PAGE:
The hard parts, of course, are watching what seems like so much incompetence and avarice by the U.S. executive branch and its enablers in the Senate, versus the valiant efforts by people at all other levels, regardless of political affiliation, to rise to this challenge. As someone who cares deeply about protecting and exercising the right to vote, I am still reeling from what took place in Wisconsin. Truth to tell, the hardest part of this pandemic hasn’t been social distancing, nor even worrying about how everyone will recover from shutting everything down (as frightening as that can be), but the pain of reading so many reports on all that is going wrong, of the pain and suffering caused by the illness and by the economic hardships, and simultaneously the horror of knowing that there are people whose only reaction is to figure out how to grab power and money in the midst of it. There are no monsters in fiction that come close to the cruelty and depravity on display in our country right now (and alas, similar patterns are emerging in countries led by autocrats around the world). I am a bit ashamed to admit that this still surprises me. I like to see the good in people, and I believe in the radical embrace of hope in the face of daunting odds. Yet what I am forced to witness these days beggars my attempts to describe it, let alone absorb it.

I have heard that emailing our representatives in Congress is as effective these days as calling, and as a writer, email has always seemed easier to me than calling. If you care about the vote as I do, and you happen to be a citizen of the U.S., please consider emailing your representatives (or filling out their website forms) urging them to

-Pass a fourth Coronavirus relief package that includes at least $2 billion in “safe election money” and protects the U.S. post office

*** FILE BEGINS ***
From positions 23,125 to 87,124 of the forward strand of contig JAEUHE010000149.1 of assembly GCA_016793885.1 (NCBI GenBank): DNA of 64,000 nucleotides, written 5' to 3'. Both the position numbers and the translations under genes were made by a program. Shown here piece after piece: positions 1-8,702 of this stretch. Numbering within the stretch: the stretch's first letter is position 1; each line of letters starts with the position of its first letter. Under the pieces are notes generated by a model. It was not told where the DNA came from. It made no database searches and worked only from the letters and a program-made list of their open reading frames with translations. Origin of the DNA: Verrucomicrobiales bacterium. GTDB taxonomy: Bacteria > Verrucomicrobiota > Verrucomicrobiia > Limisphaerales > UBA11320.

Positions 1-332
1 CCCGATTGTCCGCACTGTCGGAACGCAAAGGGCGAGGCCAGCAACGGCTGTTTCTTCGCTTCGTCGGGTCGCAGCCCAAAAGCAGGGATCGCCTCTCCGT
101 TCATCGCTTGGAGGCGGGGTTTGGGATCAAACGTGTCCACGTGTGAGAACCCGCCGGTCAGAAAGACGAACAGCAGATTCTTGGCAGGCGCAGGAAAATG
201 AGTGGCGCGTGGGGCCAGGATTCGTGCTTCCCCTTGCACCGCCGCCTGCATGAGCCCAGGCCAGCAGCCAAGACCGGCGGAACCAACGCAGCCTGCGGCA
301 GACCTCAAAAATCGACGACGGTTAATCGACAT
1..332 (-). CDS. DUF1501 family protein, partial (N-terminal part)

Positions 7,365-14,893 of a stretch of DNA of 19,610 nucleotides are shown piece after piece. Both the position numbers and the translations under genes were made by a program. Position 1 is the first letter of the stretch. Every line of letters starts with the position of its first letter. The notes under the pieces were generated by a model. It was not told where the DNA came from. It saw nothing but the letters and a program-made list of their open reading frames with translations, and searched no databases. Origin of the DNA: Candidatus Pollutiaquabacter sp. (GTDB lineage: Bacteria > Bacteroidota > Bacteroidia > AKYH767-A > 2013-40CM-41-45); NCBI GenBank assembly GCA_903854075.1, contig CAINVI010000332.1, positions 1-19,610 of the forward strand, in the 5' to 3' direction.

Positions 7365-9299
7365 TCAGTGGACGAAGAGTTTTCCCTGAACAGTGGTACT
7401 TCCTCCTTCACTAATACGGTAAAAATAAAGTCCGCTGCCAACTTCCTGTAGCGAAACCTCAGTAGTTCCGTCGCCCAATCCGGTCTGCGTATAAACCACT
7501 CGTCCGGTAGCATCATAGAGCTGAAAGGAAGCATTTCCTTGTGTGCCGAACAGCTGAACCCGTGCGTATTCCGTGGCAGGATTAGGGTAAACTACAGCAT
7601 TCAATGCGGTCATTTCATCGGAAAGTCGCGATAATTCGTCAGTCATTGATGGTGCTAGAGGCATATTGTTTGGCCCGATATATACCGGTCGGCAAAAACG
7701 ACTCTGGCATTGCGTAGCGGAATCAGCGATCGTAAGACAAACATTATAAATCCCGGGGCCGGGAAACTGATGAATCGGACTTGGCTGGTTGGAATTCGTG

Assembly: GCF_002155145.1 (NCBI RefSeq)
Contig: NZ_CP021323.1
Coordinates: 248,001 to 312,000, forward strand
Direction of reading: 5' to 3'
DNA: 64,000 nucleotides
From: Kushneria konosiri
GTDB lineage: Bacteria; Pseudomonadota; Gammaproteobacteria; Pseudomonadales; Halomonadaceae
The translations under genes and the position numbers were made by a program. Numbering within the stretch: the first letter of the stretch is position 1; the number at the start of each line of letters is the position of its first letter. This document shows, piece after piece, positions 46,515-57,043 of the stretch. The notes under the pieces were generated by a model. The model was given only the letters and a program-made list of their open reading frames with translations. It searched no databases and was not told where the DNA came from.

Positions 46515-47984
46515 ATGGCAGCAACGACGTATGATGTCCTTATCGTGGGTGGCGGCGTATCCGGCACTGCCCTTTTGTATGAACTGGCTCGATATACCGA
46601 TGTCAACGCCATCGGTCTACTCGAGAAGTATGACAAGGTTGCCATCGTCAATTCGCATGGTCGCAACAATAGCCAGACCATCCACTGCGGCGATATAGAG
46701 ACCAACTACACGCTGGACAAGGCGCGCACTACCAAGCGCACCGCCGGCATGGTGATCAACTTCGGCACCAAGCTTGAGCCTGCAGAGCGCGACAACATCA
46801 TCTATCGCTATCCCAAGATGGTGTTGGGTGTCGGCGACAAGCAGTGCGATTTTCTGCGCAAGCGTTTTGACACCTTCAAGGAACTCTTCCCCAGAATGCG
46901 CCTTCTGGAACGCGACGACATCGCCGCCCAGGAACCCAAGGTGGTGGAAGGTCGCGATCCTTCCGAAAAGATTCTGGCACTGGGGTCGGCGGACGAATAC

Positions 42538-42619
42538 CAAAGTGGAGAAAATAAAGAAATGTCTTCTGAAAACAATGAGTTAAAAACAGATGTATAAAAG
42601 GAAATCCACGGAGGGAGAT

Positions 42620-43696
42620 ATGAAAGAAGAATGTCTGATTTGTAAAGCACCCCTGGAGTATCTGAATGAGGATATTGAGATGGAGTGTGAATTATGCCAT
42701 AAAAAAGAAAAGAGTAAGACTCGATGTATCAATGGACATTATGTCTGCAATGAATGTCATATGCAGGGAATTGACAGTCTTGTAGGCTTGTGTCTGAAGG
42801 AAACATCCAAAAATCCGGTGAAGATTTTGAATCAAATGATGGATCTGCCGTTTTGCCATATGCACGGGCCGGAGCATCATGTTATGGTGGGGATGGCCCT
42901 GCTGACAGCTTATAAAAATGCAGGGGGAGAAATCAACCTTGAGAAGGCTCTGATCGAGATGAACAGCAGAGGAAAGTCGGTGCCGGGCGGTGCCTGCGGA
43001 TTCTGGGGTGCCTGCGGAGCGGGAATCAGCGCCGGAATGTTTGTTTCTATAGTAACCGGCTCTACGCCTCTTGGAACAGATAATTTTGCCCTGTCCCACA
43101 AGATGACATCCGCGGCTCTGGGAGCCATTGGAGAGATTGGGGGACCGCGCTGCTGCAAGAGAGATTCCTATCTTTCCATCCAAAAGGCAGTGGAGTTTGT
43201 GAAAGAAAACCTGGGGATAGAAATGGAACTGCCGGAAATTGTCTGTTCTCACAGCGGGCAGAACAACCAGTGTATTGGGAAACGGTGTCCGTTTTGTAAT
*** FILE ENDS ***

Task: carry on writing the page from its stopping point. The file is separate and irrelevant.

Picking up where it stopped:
-Require states to invest in expanded vote by mail and early voting
-Ensure that in-person polling locations have the resources they need to operate safely and efficiently

(talking points provided by Vote Save America)

Enough.

Even before our world turned upside down and/or made all of our fault lines even more distinct, I wanted to reflect on the concept of enough. If I am allowed to be judge-y this morning, and even if it is my blog, I am not sure it’s a good idea, but still, I tend to define as toxic the insatiable desire for more that permeates my culture. Whatever you have, your job, your house, your car… there is this tendency to want more. To feel as if you are missing out or failing if you don’t get more of something, somehow.

One of my superpowers (and alas, it falters at times) is to be content with enough. Or at least, to try to be. And if necessary, redefine or be creative about what I see as enough. What is enough? This moment, this breath, can sometimes be enough. The sunlight casting a pattern across the room. The birds singing as if it is spring. Kind words from a friend or a stranger.

It is daunting, though, to write on this topic now as I worry about people who do not have enough—enough food, enough shelter, enough human contact, enough medicine. It is hard right now to have enough hope, even though that is something we can, sometimes painfully, try to construct on our own.